Ayodhya – Opportunity for Indic Model of Tourism
Visuals of millions of lamps lighting up the city of Ayodhya make our hearts swell with emotions. Do we all not celebrate Diwali because it was first celebrated in Ayodhya, many eons ago. Ayodhya is standing at an important juncture in its history.
Traditionally tourism in India was driven by the pilgrim towns like Ayodhya, Kanchi, and Kashi. Pilgrims regularly visited them following a calendar of fairs and festivals or their own resolve based on the stage of life. Besides religious rituals, people visited sacred places to spend time with the learned sages and saints. It was time to contemplate in an environment conducive to learning.
Since the liberalization of the economy, we have seen all kinds of new-age tourism that has worked in the west being experimented here. Be it wineries in Maharashtra, casinos in Goa, adventures in mountains, or underwater in the coastal regions. In terms of our habits, we have moved away from staying in a hotel only if you did not know anyone in town. Currently, by default staying in a hotel even if you have family and friends in town. The network of all kinds of accommodations from minimal bed and breakfast places to high-end luxury resorts leave us spoilt for choice.
Some properties have become a destination in themselves. Where you can get yourself pampered in a way that is brag-worthy in your social network – both real and digital. All these have seen reasonable success. But they miss the vital rootedness in Indic travel traditions.
City of Ramayana
Ayodhya, the city of Ramayana and many illustrious kings of India, is at the heart of Indian ethos. The city is just coming out of the neglect of at least a millennium, with the building of Sri Ram Mandir. It will by default attract devotees and tourists from around the country. As well as the world, much more than what it can accommodate. Now, will the city be ready to handle so many visitors, is one question everyone has? Ample work is being done to handle it in terms of hard infrastructure. Tourism economies organically learn to handle the business that walks up to them. Innovative solutions, including Jugaad will pop up as the demand builds up.
However, the point that everyone seems to be missing is that of soft infrastructure. Ayodhya is our opportunity to define an Indic way of travel. It is our opportunity to develop a city that is rooted in its historic past. The city that carries forward the aura of its spiritual essence and that has the capability to lead the world in terms of soulful aura experience.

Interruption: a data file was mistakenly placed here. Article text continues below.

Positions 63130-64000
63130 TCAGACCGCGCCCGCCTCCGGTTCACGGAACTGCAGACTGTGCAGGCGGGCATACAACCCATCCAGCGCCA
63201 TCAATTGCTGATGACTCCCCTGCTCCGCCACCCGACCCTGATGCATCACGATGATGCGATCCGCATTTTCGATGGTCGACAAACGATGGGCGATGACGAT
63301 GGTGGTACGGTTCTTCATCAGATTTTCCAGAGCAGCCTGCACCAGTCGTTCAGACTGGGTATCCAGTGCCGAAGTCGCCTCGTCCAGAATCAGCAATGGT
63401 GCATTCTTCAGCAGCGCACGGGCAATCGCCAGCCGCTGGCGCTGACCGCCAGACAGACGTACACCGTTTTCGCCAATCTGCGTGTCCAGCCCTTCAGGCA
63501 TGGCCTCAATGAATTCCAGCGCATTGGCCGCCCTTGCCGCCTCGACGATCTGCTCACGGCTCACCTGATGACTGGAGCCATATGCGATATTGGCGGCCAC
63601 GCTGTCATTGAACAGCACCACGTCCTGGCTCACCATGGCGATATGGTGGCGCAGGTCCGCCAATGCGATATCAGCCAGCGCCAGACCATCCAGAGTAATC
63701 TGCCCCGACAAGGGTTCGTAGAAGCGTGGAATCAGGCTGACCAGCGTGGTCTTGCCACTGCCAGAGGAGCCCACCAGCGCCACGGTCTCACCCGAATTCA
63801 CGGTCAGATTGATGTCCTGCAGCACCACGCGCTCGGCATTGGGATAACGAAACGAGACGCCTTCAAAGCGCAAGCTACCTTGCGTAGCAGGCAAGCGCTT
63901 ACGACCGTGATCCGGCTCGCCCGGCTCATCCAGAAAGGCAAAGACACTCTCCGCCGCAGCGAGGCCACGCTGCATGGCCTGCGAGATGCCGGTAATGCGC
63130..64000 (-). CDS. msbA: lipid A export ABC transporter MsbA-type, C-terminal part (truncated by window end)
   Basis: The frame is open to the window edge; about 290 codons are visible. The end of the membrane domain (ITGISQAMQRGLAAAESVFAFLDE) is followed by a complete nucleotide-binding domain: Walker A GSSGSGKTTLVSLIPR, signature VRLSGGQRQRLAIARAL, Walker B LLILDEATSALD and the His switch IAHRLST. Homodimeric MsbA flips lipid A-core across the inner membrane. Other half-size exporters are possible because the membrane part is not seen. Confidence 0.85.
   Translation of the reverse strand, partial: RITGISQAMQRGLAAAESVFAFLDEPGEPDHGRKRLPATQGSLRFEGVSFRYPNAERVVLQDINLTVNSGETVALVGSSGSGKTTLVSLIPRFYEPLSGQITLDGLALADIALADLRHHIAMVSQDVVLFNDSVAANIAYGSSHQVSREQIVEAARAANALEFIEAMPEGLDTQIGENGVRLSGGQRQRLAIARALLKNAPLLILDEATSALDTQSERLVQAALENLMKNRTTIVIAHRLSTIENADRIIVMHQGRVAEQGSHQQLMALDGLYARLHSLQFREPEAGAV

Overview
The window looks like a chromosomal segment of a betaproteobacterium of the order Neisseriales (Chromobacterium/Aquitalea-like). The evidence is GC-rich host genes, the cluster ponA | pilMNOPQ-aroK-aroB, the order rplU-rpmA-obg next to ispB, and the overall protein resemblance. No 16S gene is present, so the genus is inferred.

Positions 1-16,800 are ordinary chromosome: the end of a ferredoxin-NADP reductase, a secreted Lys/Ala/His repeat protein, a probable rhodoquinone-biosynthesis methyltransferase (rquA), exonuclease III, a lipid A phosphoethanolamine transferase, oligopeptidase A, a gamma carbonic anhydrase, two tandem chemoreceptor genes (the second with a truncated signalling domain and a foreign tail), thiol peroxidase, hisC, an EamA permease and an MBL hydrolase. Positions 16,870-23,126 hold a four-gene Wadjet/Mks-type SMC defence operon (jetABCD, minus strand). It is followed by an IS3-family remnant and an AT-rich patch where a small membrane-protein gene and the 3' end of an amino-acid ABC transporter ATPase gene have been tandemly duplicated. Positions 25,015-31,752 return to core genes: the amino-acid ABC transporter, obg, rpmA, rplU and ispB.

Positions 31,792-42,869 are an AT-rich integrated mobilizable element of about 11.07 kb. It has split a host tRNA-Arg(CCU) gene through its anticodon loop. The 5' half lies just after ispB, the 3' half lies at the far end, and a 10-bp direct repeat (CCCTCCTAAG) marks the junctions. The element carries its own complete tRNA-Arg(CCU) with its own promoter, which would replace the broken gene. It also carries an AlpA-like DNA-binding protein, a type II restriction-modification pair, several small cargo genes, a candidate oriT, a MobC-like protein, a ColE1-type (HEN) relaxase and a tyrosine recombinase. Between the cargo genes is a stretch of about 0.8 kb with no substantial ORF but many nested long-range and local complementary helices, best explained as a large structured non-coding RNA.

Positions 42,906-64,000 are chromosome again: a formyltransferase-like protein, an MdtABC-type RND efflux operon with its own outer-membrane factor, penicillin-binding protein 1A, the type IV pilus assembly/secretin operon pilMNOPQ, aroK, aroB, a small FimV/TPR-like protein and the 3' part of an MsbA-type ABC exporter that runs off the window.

Ayodhya has at least three walkable Parikrama Paths. The shortest being within the city. The longer ones are 5 and 14 Kos or roughly 15 and 42 KMs. These can be made into mud walking tracks like Govardhan Parikrama in Braj, with native trees mentioned in Ramayana with facilities to rest under them. More importantly, halts on these paths can be documented, their stories narrated by the priests or through other mediums. The whole design can keep the pilgrim rooted in the aura of Ayodhya.
Instead of museums meant for the remains of dead societies, we can create spaces where the living traditions can be experienced first-hand. There are ample Ramayana performances from around the world to invite to perform here. It can be the place to nurture all forms of arts, at least 64 of which are mentioned repeatedly in our scriptures. Let the visitors learn how to make flower garlands or masks used in all kinds of Ramayana performances or to sing or dance or tell stories, creating an ecosystem that sustains the art and the artists.
Ayodhya is full of Tirthas or sacred water bodies. Despite the city being located on the banks of the perennial Sarayu river. All of these can be rejuvenated with their annual celebrations performed as prescribed. This might just help us reconnect and respect our water bodies. Have another reason for pilgrims to visit the city.
India has always led the world spiritually. Divinity here has attracted pilgrims and travelers since time immemorial. Most of our pilgrimage places are displaced with their original sacred geography distorted. Ayodhya gives us that unique opportunity to re-create the sacred geography that leverages modern technologies but stays rooted in the Indic Philosophy of Yatra.
Indic way of travel
What is an Indic way of travel? Well, it is a deeply conscious journey to widen your horizon, to learn, to build your endurance. To travel as much inwards as outwards. It is an opportunity to engage in things like serving others through Seva like Gau Seva, in charity like Anna Dana. To meet people unlike you from far and wide, and exchange knowledge and experiences. To indulge in experiential learning of art and craft. It need not be your regular luxury holiday place with an artificial swimming pool. Instead of world cuisine on a platter, let the food from temples delight you the way it does in Puri.
Let Ayodhya define, showcase and lead with an Indic model of tourism.
Edited for this online publication.